Ireland:. Success at last after decades of bombs and years of talks

It was the best of years, the very best of years. It was a time of frustration and disillusionment, of long, tedious and apparently fruitless talks; and then suddenly it was a time of breakthrough and success, and a new dawn.

Mandelson hails `age of grown-up politics' in Ulster

TERRORISTS MUST disarm as Northern Ireland enters the age of "grown-up politics", Peter Mandelson said yesterday.

Warning: don't write off Dr Mowlam just yet

`The conventional wisdom is that she doesn't have much of a role because Number 10 drives policy'

Ulster: N Ireland Assembly votes itself a pay rise

Politics in Belfast comes speedily of age as the first full day of business opens with pounds 9,000 pay rises all round agreed

Leading Article: The pragmatists have defeated the pessimists

IN THE last two years in Northern Ireland, the pessimists and their apparently unassailable arguments have repeatedly been proved wrong. Each time that another political first is achieved, the doomsayers who insisted that it was all impossible quickly pick themselves off the floor and predict unspeakable woe just around the corner. These past months, full of scepticism and anger, will, however, be seen in retrospect as an almost comfortable consolidation of the peace process.

Parliament: Northern Ireland: One brief debate transfers Ulster back to its people

FORMER NORTHERN Ireland secretaries, ministers and MPs queued up last night to hail the peace settlement for the province as an "historic" and "enormous leap forward".

The champagne corks, like the guns, remain silent

SO WHY haven't supporters of the Good Friday Agreement been up all night, leaping into fountains and deliriously celebrating David Trimble's famous victory in the Ulster Unionist Council? Why has the sound of gunfire not been replaced by the pop of champagne corks?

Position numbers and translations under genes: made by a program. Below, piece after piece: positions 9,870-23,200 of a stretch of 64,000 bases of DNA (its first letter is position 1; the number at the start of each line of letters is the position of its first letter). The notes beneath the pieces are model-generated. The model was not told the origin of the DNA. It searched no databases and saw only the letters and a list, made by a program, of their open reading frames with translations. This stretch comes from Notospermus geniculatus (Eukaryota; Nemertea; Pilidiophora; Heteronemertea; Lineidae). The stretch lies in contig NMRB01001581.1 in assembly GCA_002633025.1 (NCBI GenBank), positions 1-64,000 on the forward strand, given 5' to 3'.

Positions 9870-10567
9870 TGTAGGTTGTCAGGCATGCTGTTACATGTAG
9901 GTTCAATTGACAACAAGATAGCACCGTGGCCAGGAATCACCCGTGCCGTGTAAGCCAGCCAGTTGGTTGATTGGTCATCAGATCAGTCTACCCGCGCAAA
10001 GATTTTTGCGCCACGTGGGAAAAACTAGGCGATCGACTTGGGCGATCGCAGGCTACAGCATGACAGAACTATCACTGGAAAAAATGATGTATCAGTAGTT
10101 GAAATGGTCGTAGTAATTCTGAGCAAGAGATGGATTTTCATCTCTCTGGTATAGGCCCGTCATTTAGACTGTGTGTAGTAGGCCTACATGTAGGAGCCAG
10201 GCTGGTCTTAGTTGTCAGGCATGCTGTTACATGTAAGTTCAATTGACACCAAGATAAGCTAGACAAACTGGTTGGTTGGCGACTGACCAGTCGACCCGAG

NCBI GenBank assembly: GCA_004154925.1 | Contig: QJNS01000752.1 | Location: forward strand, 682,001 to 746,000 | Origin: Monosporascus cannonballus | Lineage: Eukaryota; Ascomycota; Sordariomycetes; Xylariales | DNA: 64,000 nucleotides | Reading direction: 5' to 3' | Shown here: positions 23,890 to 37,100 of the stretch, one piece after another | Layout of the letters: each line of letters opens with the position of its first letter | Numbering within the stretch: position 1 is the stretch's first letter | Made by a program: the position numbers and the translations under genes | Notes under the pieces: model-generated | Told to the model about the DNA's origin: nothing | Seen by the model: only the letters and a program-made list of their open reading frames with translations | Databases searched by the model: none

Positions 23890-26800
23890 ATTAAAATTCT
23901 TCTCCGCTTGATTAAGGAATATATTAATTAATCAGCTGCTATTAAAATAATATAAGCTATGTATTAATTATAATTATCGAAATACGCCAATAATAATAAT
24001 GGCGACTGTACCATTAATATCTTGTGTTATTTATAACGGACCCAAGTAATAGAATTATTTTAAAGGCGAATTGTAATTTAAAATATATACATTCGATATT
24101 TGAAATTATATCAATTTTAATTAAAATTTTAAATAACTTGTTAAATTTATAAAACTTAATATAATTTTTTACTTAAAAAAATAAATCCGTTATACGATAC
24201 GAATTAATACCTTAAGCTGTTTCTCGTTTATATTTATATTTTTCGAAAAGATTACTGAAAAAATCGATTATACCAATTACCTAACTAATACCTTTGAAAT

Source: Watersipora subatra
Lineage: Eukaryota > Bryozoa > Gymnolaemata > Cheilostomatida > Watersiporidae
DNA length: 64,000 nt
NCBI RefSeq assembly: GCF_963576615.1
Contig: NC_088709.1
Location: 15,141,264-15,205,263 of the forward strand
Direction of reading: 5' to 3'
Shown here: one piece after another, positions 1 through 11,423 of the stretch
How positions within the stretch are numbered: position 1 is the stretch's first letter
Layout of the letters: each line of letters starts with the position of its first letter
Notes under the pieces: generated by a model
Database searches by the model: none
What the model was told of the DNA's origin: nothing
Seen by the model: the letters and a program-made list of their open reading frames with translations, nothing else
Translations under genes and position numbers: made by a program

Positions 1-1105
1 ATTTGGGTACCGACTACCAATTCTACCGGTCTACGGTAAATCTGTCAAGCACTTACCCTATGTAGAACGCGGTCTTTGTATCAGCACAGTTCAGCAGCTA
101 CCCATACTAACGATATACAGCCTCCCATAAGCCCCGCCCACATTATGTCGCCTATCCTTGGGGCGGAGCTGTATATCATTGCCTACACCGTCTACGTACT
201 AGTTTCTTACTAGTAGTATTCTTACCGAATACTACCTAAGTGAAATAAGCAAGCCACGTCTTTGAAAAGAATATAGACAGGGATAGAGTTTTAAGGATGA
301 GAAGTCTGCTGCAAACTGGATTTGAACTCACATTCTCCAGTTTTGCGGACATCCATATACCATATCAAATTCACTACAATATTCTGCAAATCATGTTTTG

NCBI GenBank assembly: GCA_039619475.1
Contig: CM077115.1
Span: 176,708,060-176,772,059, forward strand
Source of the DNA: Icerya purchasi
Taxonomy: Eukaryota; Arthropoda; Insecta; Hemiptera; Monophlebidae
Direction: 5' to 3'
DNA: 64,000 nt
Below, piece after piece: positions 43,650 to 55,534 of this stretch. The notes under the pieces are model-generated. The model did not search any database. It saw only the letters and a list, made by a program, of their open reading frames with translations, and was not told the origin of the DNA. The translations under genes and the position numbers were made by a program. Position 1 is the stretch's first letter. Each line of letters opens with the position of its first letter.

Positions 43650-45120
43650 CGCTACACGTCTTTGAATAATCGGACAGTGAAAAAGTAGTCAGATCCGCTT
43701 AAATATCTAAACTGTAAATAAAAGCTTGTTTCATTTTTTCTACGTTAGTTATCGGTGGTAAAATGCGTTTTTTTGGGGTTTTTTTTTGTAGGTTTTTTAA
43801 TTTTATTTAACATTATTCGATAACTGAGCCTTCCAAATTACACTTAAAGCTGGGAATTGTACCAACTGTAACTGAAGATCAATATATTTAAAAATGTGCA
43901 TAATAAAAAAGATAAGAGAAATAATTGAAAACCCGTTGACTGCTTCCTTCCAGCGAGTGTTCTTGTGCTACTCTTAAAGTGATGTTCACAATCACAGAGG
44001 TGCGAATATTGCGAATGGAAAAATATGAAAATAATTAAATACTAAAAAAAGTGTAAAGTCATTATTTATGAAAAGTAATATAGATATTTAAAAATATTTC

This time Ulster's dissenters may finally learn to say yes

`Protestants value the right to dissent, prizing and constantly exercising their freedom of conscience'

Leading article: Mr Trimble and Mr Adams have both learned a hard truth

WE ARE not there yet. There is no shortage of reasons for pessimism, for anyone who is that way inclined. And yet, it would be churlish not to acknowledge the deep significance of the changes now taking place in Northern Ireland.

Ulster breakthrough: The historic day republicans and Unionists finally learnt to speak each other's language

IN ONE sense they were only words: David Trimble issuing one statement, Gerry Adams putting out another. What was special was that each used words that are normally the preserve of the other.

A journey through the twists and turns of Ulster Unionist decision- making

`Unionism traditionally hesitates before making up its collective mind'

It's time for Unionists to put suspicion aside and say Yes

There has been a seismic shift in the position of the IRA. Now the other side must reciprocate
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